Thanks to the use of various technologies, we reduced the total weight of our seats in the last two generations by a total of 20 – 30 percent. Seats are the interface between passenger and car. Safety and comfort requirements are increasing. Simultaneously, the car seat is more and more a multi-functional carrier with diverse electronic settings and technical equipment. The challenge for our engineers is to combine this with weight reduction. And of course, these seats must meet the highest standards of safety and quality.
For us as a supplier, this means that the standards for the next decade have clearly been set: The greatest expertise in processing lightweight materials will determine who will become the leading suppliers in the decades to come. Besides maintaining at the highest safety and comfort features, the aim is not only to reduce the weight of the seats, but also to produce them as cost-effectively as possible. By doing so we are convinced to maintain a positive customer perception and even improve it.
In terms of the seat structure, to what extent is there a greater use of aluminium (or steel and aluminium combined) in manufacturing either the front or rear seats?
I would say, the technology and material race is on. The focus of the multi-material approach is to increase the share of light materials such as glass fibre reinforced plastic, carbon, aluminium or magnesium mix – and to combine it all with the newest bonding technologies. But the race is also on for super high strength steel combined with innovative manufacturing processes. In any case technology still has a huge potential for weight saving. Depending on the approach we can save from 10 to 40 percent of weight.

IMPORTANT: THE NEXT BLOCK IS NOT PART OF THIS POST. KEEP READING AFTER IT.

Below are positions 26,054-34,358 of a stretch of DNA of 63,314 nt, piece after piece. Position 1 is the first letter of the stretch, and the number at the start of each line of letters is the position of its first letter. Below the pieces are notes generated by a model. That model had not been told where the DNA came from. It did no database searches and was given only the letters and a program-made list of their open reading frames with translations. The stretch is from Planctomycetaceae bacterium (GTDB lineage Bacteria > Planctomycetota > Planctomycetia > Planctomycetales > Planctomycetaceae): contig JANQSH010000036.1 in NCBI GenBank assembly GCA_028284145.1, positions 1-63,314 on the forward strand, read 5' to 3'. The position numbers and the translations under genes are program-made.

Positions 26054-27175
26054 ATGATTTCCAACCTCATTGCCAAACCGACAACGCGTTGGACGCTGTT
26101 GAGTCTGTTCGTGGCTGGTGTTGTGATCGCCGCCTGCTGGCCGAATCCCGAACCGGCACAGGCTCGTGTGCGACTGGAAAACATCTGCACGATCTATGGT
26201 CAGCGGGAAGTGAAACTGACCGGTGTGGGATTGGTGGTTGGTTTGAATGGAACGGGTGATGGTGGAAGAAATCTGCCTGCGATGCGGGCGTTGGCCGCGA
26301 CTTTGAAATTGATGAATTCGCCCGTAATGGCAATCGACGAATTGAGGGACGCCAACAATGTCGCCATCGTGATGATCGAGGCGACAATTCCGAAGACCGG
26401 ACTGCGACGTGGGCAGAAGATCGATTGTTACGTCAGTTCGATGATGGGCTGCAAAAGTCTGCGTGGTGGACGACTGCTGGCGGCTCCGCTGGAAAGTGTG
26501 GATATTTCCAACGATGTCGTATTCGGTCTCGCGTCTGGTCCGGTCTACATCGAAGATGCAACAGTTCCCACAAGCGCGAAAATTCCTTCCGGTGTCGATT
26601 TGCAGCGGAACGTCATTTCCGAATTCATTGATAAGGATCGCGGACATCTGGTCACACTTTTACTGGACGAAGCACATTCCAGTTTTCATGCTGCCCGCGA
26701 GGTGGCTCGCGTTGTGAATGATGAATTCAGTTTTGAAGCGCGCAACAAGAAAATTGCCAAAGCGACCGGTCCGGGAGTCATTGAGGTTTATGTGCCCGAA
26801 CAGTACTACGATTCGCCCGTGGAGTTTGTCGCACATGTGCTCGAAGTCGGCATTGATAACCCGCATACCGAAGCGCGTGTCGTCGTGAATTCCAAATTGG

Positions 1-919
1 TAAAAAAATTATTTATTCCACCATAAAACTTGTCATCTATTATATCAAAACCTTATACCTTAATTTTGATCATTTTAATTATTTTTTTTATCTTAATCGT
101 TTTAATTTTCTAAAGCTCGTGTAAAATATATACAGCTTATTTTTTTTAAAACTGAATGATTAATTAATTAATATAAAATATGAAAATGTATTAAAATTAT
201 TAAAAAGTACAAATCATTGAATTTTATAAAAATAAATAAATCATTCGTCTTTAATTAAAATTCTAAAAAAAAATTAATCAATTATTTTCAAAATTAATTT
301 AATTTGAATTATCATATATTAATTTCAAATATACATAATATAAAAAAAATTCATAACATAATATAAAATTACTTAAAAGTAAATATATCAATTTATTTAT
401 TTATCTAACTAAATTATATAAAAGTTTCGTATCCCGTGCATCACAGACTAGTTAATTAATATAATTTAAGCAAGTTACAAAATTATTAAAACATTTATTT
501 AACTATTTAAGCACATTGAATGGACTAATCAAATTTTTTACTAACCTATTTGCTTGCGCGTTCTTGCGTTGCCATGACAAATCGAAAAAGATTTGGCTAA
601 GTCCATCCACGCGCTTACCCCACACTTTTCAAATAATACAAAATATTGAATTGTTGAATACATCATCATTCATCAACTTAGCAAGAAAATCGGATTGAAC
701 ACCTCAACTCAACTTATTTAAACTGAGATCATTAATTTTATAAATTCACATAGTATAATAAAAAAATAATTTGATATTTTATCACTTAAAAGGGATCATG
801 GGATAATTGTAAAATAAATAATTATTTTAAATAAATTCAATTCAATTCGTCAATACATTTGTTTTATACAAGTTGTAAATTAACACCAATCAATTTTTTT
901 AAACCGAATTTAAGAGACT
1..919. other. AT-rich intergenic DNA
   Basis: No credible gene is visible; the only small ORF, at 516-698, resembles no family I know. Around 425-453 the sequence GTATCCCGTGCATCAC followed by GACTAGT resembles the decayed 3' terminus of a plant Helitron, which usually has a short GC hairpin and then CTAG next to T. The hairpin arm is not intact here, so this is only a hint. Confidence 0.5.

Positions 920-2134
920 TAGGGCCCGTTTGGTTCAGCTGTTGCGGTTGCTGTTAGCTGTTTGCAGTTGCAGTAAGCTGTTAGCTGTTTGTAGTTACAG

I guess the use of alternative and advanced materials in seats helps reduce weight. Could you talk us through a recent seating innovation that has resulted in a significant reduction in weight?
Developing more advanced lightweight technological capabilities is crucial for us. Over the past five years, we have therefore invested a total sum of about US$100 million globally in the advancement of lightweight technology. Johnson Controls’ expertise can already be seen in many of our current development projects, such as our award winning CAMISMA (Carbon-Amide-Metal-based Interior Structure using a Multi-material system Approach), Tailored Hybrid Tubes and the RECARO Sport Seat Platform (RSSP), which is ready for series production.
The innovation of the RSSP for example lies in separating the load-bearing structure from the design shell within the backrest. Even more unique is the seat’s low weight combined with increased safety: the load-bearing backrest structure mainly consists of carbon fibre materials, while the seating shell is constructed using high-strength steel and Organosheets.
Talking about the CAMISMA backrest, it is more than 40 percent lighter than conventional backrests made of metal, with equivalent performance in terms of safety. Also, carbon can be processed far more efficiently than before – reducing waste from 50 percent to less than five percent.
Besides using lightweight materials, Johnson Controls also manages to reduce weight with new seat concepts featuring integrated functions that require less material. While offering the same range of features, today’s seats require far fewer components, with each component performing multiple functions. Johnson Controls managed to decrease the amount of parts for a backrest structure by about 50 percent. As less parts are required, far fewer assembly and production steps are needed, which in turn reduces costs.
With so many devices and materials packaged into new vehicles seats these days, is there competition for real estate in the seat?
The remainder of this interview is available on just-auto’s QUBE Global light vehicle seating market- forecasts to 2030